[23]
and the statements of Safety Officer Khaldun Nacem Faridi and Chief Officer
Josip Milin (Annexes G[24] and H[25]) also cannot be given weight for lack of
authentication.
Although technical rules of evidence do not strictly apply to labor
proceedings, however, in the instant case, authentication of the above-mentioned
documents is necessary because their genuineness is being assailed, and since
petitioners offered no corroborating evidence. These documents and their contents
have to be duly identified and authenticated lest an injustice would result from a
blind adoption of such contents. [26] Thus, the unauthenticated documents relied
upon by petitioners are mere self-serving statements of their own officers and were
correctly disregarded by the Court of Appeals.
This Court notes that during the initial proceedings of the case, petitioners
contend that respondent was not dismissed but only temporarily relieved from his
position due to lack of skill or incompetence. However, as the case progressed,
petitioners claimed that respondent was dismissed from employment because he
committed certain violations of the vessels safety rules. This is objectionable; a
party should decide early what cause or defense he is going to advance; he cannot
change his theory in the latter stage of the proceeding because it is contrary to the
rules of fair play, justice and due process.[27]
Moreover, records show that respondent was not afforded due process. For officers
and crew who are working in foreign vessels involved in overseas shipping, there
must be compliance with the applicable laws on overseas employment as well as
with the regulations issued by the Philippine Overseas Employment Administration

(POEA), such as those embodied in the Standard Contract for Seafarers Employed
Abroad (Standard Contract).[28] Section 17 of the Standard Contract provides:
SEC. 17. DISCIPLINARY PROCEDURES. The Master shall
comply with the following disciplinary procedures against an erring
seafarer:
A. The Master shall furnish the seafarer with a written notice containing
the following:
1. Grounds for the charges as listed in Section 33 of this Contract
or analogous act constituting the same;
2. Date, time and place for a formal investigation of the charges
against the seafarer concerned.
B. The Master or his authorized representative shall conduct the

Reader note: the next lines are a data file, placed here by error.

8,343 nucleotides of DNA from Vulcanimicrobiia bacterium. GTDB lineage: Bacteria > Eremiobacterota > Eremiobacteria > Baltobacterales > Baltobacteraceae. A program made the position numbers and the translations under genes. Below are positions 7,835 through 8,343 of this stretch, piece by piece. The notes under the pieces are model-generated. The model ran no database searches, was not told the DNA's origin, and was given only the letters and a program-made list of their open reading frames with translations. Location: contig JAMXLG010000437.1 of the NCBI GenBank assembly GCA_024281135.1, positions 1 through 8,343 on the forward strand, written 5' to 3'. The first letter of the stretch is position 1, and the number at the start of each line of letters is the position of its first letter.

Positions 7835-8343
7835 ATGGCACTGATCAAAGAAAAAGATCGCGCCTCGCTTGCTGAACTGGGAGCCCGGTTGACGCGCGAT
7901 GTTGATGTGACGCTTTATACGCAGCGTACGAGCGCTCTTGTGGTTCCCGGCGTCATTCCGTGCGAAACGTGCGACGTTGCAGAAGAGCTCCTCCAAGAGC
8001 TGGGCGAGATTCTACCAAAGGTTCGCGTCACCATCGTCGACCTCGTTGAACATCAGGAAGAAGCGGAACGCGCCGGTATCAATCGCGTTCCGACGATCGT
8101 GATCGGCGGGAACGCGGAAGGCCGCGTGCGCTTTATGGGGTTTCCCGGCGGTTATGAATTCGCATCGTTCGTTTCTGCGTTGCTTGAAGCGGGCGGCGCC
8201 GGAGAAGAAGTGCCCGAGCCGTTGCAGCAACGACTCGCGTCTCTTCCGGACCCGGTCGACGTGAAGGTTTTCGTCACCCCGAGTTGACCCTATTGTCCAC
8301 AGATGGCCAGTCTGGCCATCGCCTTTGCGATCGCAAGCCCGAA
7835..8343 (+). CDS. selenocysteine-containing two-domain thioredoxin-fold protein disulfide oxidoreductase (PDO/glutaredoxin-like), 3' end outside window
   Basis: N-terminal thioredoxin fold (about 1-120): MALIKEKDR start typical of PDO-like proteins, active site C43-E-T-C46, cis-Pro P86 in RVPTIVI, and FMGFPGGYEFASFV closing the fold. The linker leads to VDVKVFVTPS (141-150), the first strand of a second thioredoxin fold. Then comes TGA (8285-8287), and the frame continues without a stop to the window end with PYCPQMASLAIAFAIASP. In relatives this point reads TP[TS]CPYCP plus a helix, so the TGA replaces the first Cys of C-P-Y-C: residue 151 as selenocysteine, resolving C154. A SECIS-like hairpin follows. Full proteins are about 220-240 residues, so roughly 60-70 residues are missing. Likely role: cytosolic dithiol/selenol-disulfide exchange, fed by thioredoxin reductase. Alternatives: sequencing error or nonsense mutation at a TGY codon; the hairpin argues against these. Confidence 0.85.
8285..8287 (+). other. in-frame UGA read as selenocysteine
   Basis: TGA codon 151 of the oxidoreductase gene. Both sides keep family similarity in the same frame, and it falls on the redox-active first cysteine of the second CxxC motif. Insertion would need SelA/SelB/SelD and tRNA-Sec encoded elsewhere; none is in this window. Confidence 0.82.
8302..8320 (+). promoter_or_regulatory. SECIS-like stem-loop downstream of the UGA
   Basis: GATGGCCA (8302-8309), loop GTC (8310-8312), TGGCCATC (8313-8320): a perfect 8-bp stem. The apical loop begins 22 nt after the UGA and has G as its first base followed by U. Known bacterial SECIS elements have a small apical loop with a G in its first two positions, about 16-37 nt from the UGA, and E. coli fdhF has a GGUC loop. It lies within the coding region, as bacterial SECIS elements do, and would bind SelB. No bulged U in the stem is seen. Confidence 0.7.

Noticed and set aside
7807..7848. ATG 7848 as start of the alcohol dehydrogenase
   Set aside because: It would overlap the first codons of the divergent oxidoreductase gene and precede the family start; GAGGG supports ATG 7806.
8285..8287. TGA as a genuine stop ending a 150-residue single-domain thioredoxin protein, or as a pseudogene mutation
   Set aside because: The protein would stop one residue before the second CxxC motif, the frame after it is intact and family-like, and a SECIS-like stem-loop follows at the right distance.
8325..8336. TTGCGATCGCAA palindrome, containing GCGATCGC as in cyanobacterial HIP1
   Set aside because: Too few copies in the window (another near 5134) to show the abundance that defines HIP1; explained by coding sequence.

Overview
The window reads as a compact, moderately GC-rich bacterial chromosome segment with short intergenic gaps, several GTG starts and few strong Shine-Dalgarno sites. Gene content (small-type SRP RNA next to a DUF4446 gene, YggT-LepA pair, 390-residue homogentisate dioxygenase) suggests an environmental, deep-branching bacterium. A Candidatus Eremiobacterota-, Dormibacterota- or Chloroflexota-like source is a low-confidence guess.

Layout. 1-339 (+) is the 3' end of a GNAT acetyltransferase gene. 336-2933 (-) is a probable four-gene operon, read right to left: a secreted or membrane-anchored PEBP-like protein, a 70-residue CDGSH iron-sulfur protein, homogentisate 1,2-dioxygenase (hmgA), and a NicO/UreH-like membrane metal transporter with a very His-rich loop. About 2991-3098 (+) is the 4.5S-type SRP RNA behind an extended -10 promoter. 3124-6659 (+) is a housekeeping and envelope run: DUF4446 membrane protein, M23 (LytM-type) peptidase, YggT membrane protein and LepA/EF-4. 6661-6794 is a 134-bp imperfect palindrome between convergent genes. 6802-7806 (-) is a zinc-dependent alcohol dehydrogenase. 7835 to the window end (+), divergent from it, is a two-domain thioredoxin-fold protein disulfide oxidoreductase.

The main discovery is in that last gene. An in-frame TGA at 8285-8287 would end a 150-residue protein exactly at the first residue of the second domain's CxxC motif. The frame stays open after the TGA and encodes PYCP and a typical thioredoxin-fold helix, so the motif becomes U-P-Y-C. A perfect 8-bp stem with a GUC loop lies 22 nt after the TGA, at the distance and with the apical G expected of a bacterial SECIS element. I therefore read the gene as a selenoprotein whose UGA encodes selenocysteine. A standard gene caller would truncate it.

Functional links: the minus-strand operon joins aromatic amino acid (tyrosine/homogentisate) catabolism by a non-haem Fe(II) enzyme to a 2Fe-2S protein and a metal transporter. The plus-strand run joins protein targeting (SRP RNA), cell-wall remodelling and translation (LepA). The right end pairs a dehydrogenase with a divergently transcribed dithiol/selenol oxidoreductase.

investigation or hearing, giving the seafarer the opportunity to
explain or defend himself against the charges. These procedures
must be duly documented and entered into the ships logbook.
C. If after investigation or hearing, the Master is convinced that
imposition of a penalty is justified, the Master shall issue a written
notice of penalty and the reasons for it to the seafarer, with copies
furnished to the Philippine Agent.
D. Dismissal for just cause may be effected by the Master without
furnishing the seafarer with a notice of dismissal if there is a clear
and existing danger to the safety of the crew or the vessel. The
Master shall send a complete report to the manning agency
substantiated by witnesses, testimonies, and other documents in
support thereof.

Except for the self-serving allegation that respondent was required to explain
why he should not be relieved for being incompetent, petitioners offered no proof
to show that they furnished respondent a written notice of the charges against him,
or that there was a formal investigation of the charges, or that respondent was
furnished a written notice of the penalty imposed upon him.Respondent was
verbally ordered to disembark the vessel and was repatriated to
the Philippines without being told of the reasons for his relief.

Respondents dismissal was not for just cause and without due process. He is
therefore entitled to be paid his salaries for the unexpired portion of his
employment contract. However, the payment of overtime pay and leave pay should
be disallowed in light of our ruling in Cagampan v. National Labor Relations
Commission,[29] to wit:
[T]he rendition of overtime work and the submission of sufficient proof
that said was actually performed are conditions to be satisfied before a
seaman could be entitled to overtime pay which should be computed on
the basis of 30% of the basic monthly salary. In short, the contract
provision guarantees the right to overtime pay but the entitlement to such
benefit must first be established.
In the same vein, the claim for the day's leave pay for the unexpired
portion of the contract is unwarranted since the same is given during the
actual service of the seamen.

Pursuant to Republic Act No. 8042, or the Migrant Workers and Overseas Filipino
Act, respondent is also entitled to full reimbursement of his placement fee with
interest at 12% per annum. Section 10 thereof provides:
SECTION 10. Money Claims
xxxx
In case of termination of overseas employment without just, valid or
authorized cause as defined by law or contract, the worker shall be
entitled to the full reimbursement of his placement fee with interest at
twelve percent (12%) per annum, x x x.

We affirm the award of moral damages in the amount of P50,000.00,


exemplary damages in the amount of P50,000.00, and attorneys fees at the rate of
10% of the aggregate monetary award, the dismissal having been effected without
just cause and without observance of due process.
WHEREFORE, in view of the foregoing, the petition is DENIED. The August
31, 2007 Decision of the Court of Appeals in CA-G.R. SP No. 91054 and its
November
16,
2007
Resolution
areAFFIRMED
with
MODIFICATION. Petitioners Centennial Transmarine, Inc., Centennial Maritime
Services, Corp., and B+H Equimar, Singapore, Pte. Ltd. are ordered to pay, jointly
and severally, respondent Ruben G. Dela Cruz: (1) his salaries corresponding to the
unexpired portion of his employment contract, at the rate of USD1,750.00 monthly,

or its peso equivalent at the time of actual payment; [30] (2) his placement fee with
12% interest per annum, pursuant to Section 10 of Republic Act No. 8042; (3)
P50,000.00 as moral damages; (4) P50,000.00 as exemplary damages; and (5)
attorneys fees of 10% of the aggregate monetary award. Costs against petitioners.
SO ORDERED.